Supernatants from adipocyte cultures were assayed for glycerol release as a measure of lipolysis using a spectrophotometry-based lipid metabolite assay kit (Sigma-Aldrich, Inc., St. Louis, MO, USA, Catalog# TR0100). Glycerol concentration (mg/ml) was determined based on a glycerol standard solution (Sigma-Aldrich Inc., St. Louis, MO, USA, Product #G7793). Per manufacturer’s instructions, absorbances were read at 540 nm on a Biomate 3 spectrophotometer (Fisher Scientific Inc., Newington, NH, USA).

Fatty acid oxidation (FAO) was measured by studying oxidation of 3H-palmitate based on a previously described assay [13]. Cells were incubated with or without stimulus in normoxia/hypoxia for 24 hours. The media was then removed and replaced with media enriched with non-tritiated palmitic acid (3 mM) and tritiated palmitic acid (9,10-3H(N), 10 µCi/mL, PerkinElmer, Inc., Waltham, MA, USA, Catalog #NET043001MC ) and incubated for 2 hours. Palmitic acid oxidation was assessed by measuring 3H2O release into the incubation medium. Media (200 µl) were extracted by addition of 1 mL of methanol/chloroform (1∶2) v/v) and 200 µL of 2 M KCL/HCL (1∶1, v/v), followed by centrifugation at 3,000 g for 15minutes. 3H2O release in the aqueous phase was measured by liquid scintillation counting (Beckman Coulter LS6500 Multi-Purpose Scintillation Counter).

Western Blotting

Cell protein lysates in RIPA buffer (25–50 µg) were loaded on a 7.5% SDS-PAGE gel for electrophoresis then transferred to PVDF membrane. Membranes were blocked in TBST +5%BSA for one hour at 25°C, washed 3 times in TBST, then incubated in TBST +5%BSA for 12 hours at 4°C with primary antibodies specific for OGlNAc (Clone RL-2, Pierce Antibodies, product# MA1-072). Membranes were washed in TBST and incubated with IRDye800-conjugated goat anti-rabbit IgG (Rockland Immunochemicals, Inc., Gilbertsville, PA, USA) and Alexa Fluor 700-conjugated goat anti-mouse IgG (Invitrogen, Inc. Carlsbad, CA, USA) secondary antibodies in TBST/5%BSA for one hour at 25°C then washed. Parallel blots loaded with identical amounts of the same lysate preparations were probed with actin-specific antibody (R&D Systems, Minneapolis, MN, USA). Densitometry was performed using an Odyssey Infrared Imaging System and software (LI-COR Biosciences Inc., Lincoln, NE, USA). Densitometry data is normalized to actin levels.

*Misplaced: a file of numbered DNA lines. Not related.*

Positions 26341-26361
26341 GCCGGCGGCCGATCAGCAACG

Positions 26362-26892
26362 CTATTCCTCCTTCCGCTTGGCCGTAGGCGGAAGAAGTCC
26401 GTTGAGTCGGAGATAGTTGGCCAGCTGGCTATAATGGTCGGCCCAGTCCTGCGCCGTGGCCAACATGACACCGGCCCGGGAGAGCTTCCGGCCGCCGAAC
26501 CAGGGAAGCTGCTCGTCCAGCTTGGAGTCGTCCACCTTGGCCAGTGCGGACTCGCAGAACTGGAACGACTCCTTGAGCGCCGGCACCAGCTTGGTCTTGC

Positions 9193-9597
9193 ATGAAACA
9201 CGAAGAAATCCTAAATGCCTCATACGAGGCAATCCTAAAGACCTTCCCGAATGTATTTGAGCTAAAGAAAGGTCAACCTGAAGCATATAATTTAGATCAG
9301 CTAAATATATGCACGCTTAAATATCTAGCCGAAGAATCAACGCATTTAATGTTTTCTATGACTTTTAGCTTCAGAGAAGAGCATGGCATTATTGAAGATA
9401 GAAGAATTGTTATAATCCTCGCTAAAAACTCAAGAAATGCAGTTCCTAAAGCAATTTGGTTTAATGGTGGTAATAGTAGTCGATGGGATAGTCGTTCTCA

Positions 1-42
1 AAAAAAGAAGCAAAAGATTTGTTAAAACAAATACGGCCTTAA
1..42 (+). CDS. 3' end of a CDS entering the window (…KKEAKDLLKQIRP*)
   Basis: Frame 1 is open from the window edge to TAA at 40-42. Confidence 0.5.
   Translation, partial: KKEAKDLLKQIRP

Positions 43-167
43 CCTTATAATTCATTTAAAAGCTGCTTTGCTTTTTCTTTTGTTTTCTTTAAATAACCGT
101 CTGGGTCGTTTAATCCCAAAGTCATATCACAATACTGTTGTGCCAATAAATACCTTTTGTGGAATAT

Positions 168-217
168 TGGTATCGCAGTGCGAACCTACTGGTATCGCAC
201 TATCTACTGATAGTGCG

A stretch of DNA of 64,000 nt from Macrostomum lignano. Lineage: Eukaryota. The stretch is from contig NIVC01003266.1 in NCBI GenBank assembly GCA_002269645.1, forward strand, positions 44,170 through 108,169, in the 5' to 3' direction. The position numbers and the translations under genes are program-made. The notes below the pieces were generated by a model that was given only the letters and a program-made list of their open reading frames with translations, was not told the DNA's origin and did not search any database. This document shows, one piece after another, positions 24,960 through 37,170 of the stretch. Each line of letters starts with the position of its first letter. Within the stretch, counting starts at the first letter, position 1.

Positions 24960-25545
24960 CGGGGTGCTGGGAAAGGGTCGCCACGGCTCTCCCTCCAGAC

Immunofluoresence Microscopy

Adherent adipocytes in an IBIDI u-slide 8-well plate (ibidi GmbH, Martinsried, Germany) were fixed using 4% paraformeldahye. Cells were permeabilized with 0.25%Triton X-100, washed three times, blocked in a TBST+1% fish gelatin (Sigma-Aldrich, Inc., St. Louis, MO, USA, Catalog# G7765) +10% donkey serum (Sigma-Aldrich, Inc., St. Louis, MO, USA, Catalog# D9663) solution, and then incubated in TBST+1% fish gelatin for 12 hours at 4°C with primary antibodies specific for OGlNAc (Clone RL-2, Pierce Antibodies, product# MA1-072). Cells were washed three times, and incubated with Alexa Fluor 488 donkey anti-mouse IgG (Life Technologies, Inc., Carlsbad, CA, USA) secondary antibody in TBST +1% fish gelatin for one hour at 25°C, then washed three times. Nuclei were stained for 5 min using Hoeschst 33342 (Life Technologies, Inc., Carlsbad, CA, USA), washed, and visualized on a high resolution wide-field Core DV system (Applied Precision™) with an Olympus IX71 inverted microscope with a proprietary XYZ stage enclosed in a controlled environment chamber with differential interference contrast transmitted light and a solid state module for fluorescence, and a Nikon Coolsnap ES2 HQ camera (Nikon Inc., Tokyo, Japan). Z-stack images were transferred to Imaris, a multidimensional analysis program for analysis of fluorescence intensity data (Bitplane Inc., South Windsor, CT, USA). Surfaces were created based on A488 emission to track cells and extract fluorescent intensity. The intensity sum was divided by the number of cells in the viewing field (based on nuclei counted), and resulting average intensity per cell was reported.

PCR